A record producer or music producer oversees and manages the sound recording and production of a band or performer's music, which may range from recording one song to recording a lengthy concept album. A producer has varying roles during the recording process, they may gather musical ideas for the project, collaborate with the artists to select cover tunes or original songs by the artist/group, work with artists and help them to improve their songs, lyrics or arrangements. A producer may also: Select session musicians to play rhythm section accompaniment parts or solos Co-write Propose changes to the song arrangements Coach the singers and musicians in the studioThe producer supervises the entire process from preproduction, through to the sound recording and mixing stages, and, in some cases, all the way to the audio mastering stage; the producer may perform these roles themselves, or help select the engineer, provide suggestions to the engineer. The producer may pay session musicians and engineers and ensure that the entire project is completed within the record label's budget.
A record producer or music producer has a broad role in overseeing and managing the recording and production of a band or performer's music. A producer has many roles that may include, but are not limited to, gathering ideas for the project, composing the music for the project, selecting songs or session musicians, proposing changes to the song arrangements, coaching the artist and musicians in the studio, controlling the recording sessions, supervising the entire process through audio mixing and, in some cases, to the audio mastering stage. Producers often take on a wider entrepreneurial role, with responsibility for the budget, schedules and negotiations. Writer Chris Deville explains it, "Sometimes a producer functions like a creative consultant — someone who helps a band achieve a certain aesthetic, or who comes up with the perfect violin part to complement the vocal melody, or who insists that a chorus should be a bridge. Other times a producer will build a complete piece of music from the ground up and present the finished product to a vocalist, like Metro Boomin supplying Future with readymade beats or Jack Antonoff letting Taylor Swift add lyrics and melody to an otherwise-finished “Out Of The Woods.”The artist of an album may not be a record producer or music producer for his/her album.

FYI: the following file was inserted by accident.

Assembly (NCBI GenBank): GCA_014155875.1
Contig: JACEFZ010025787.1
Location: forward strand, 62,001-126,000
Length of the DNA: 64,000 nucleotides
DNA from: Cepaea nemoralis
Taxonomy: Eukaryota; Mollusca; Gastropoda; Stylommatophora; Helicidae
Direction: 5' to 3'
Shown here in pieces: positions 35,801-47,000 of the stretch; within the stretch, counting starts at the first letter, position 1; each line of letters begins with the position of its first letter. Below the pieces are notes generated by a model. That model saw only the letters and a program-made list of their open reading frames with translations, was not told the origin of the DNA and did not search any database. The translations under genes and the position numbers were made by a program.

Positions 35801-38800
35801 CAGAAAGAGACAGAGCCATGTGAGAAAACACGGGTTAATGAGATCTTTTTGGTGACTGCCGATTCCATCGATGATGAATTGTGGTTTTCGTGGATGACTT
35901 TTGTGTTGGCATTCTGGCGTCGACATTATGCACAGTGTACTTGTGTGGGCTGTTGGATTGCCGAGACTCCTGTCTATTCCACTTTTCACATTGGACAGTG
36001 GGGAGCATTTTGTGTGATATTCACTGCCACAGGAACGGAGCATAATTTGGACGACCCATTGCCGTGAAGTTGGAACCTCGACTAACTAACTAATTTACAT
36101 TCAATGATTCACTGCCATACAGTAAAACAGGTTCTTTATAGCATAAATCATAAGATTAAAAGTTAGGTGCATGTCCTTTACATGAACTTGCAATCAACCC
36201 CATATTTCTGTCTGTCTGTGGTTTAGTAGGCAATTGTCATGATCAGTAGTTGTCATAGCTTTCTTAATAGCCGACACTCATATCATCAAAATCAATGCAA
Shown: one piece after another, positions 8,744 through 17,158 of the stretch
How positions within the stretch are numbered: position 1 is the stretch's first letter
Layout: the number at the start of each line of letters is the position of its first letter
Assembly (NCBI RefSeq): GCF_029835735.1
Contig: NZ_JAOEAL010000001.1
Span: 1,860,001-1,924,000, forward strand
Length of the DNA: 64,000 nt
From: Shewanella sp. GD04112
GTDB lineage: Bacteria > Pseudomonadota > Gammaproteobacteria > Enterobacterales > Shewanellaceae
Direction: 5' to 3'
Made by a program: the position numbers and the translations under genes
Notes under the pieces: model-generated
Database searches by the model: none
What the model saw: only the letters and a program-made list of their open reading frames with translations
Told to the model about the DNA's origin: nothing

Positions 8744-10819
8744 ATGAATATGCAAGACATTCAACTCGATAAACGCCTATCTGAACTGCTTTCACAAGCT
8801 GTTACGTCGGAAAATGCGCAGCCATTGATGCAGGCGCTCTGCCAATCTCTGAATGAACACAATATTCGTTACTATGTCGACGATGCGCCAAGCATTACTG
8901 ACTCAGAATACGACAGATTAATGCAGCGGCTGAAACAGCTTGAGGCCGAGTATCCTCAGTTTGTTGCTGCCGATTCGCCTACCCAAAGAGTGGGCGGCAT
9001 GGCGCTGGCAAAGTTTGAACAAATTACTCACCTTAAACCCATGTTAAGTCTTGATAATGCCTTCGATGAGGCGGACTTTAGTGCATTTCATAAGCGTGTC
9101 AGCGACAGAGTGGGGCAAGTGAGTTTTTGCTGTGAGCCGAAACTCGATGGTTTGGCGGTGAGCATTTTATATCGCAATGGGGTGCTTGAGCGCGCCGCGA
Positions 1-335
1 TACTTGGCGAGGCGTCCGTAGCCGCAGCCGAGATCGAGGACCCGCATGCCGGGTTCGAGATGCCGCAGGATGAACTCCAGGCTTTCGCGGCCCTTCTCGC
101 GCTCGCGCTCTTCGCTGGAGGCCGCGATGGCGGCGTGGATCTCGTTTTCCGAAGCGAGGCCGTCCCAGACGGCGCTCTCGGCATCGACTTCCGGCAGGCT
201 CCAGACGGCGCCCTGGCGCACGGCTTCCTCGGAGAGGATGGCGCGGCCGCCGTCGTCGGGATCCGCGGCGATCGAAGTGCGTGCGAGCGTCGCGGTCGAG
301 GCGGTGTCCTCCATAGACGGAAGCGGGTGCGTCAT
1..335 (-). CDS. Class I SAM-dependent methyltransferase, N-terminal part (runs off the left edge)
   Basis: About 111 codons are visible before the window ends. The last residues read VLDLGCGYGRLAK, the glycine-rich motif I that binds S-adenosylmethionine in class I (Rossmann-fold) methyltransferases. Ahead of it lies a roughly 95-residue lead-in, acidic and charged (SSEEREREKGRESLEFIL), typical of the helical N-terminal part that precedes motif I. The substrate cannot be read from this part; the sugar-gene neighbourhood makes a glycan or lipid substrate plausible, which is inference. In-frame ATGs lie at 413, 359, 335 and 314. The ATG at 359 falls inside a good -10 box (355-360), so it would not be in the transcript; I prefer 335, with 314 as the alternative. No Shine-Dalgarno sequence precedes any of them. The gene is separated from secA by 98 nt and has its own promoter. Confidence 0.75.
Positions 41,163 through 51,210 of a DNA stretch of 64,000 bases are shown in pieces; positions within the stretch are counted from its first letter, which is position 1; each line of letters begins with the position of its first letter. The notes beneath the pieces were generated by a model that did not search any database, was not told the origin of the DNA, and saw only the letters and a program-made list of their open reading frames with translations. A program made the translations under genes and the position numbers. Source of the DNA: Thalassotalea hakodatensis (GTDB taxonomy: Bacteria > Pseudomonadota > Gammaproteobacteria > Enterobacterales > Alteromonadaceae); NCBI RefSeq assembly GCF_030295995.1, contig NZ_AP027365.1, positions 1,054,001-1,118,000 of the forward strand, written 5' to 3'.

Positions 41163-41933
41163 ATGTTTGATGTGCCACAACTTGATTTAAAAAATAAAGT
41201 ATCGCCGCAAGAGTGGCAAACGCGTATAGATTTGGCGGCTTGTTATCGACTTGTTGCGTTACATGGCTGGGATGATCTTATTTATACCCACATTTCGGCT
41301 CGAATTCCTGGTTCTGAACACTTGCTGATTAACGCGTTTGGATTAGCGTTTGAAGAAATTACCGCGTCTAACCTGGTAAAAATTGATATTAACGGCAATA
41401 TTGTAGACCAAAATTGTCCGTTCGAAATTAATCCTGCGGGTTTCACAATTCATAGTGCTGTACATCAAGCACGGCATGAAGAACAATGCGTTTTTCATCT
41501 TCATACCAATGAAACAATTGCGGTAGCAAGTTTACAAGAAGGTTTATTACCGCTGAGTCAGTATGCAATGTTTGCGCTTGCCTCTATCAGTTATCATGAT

While both contribute creatively, the official credit of "record producer" may depend on the record contract. Christina Aguilera, for example, did not receive record producer credits until many albums into her career. In the 2010s, the producer role is sometimes divided among up to three different individuals: executive producer, vocal producer and music producer. An executive producer oversees project finances, a vocal producers oversees the vocal production, a music producer oversees the creative process of recording and mixings; the music producer is often a competent arranger, musician or songwriter who can bring fresh ideas to a project. As well as making any songwriting and arrangement adjustments, the producer selects and/or collaborates with the mixing engineer, who takes the raw recorded tracks and edits and modifies them with hardware and software tools to create a stereo or surround sound "mix" of all the individual voices sounds and instruments, in turn given further adjustment by a mastering engineer for the various distribution media.